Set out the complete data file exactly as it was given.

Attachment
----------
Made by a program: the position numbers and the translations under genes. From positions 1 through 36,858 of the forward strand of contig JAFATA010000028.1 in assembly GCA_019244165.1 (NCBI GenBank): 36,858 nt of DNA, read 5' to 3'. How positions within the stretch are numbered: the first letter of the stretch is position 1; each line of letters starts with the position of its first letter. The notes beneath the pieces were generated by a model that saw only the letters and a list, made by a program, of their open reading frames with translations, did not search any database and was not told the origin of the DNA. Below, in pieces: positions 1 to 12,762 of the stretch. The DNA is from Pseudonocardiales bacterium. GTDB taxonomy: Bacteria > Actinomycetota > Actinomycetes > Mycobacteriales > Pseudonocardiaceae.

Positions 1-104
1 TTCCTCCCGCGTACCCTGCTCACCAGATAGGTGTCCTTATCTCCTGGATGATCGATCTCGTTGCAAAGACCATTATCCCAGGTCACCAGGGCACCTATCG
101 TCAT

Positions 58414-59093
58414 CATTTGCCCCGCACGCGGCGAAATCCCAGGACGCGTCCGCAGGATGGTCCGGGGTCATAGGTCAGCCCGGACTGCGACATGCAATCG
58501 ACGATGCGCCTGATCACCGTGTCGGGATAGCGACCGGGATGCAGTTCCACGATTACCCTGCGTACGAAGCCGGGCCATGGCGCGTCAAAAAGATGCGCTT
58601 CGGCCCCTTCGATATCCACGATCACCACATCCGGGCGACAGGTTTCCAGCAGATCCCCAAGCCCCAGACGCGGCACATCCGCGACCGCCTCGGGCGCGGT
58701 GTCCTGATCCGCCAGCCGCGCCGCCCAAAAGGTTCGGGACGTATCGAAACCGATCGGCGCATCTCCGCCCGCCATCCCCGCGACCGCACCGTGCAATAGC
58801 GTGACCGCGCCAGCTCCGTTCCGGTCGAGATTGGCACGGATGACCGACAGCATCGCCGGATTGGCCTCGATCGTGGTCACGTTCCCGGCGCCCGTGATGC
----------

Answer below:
Made by a program: the position numbers and the translations under genes. From positions 1 through 36,858 of the forward strand of contig JAFATA010000028.1 in assembly GCA_019244165.1 (NCBI GenBank): 36,858 nt of DNA, read 5' to 3'. How positions within the stretch are numbered: the first letter of the stretch is position 1; each line of letters starts with the position of its first letter. The notes beneath the pieces were generated by a model that saw only the letters and a list, made by a program, of their open reading frames with translations, did not search any database and was not told the origin of the DNA. Below, in pieces: positions 1 to 12,762 of the stretch. The DNA is from Pseudonocardiales bacterium. GTDB taxonomy: Bacteria > Actinomycetota > Actinomycetes > Mycobacteriales > Pseudonocardiaceae.

Positions 1-104
1 TTCCTCCCGCGTACCCTGCTCACCAGATAGGTGTCCTTATCTCCTGGATGATCGATCTCGTTGCAAAGACCATTATCCCAGGTCACCAGGGCACCTATCG
101 TCAT

Positions 58414-59093
58414 CATTTGCCCCGCACGCGGCGAAATCCCAGGACGCGTCCGCAGGATGGTCCGGGGTCATAGGTCAGCCCGGACTGCGACATGCAATCG
58501 ACGATGCGCCTGATCACCGTGTCGGGATAGCGACCGGGATGCAGTTCCACGATTACCCTGCGTACGAAGCCGGGCCATGGCGCGTCAAAAAGATGCGCTT
58601 CGGCCCCTTCGATATCCACGATCACCACATCCGGGCGACAGGTTTCCAGCAGATCCCCAAGCCCCAGACGCGGCACATCCGCGACCGCCTCGGGCGCGGT
58701 GTCCTGATCCGCCAGCCGCGCCGCCCAAAAGGTTCGGGACGTATCGAAACCGATCGGCGCATCTCCGCCCGCCATCCCCGCGACCGCACCGTGCAATAGC
58801 GTGACCGCGCCAGCTCCGTTCCGGTCGAGATTGGCACGGATGACCGACAGCATCGCCGGATTGGCCTCGATCGTGGTCACGTTCCCGGCGCCCGTGATGC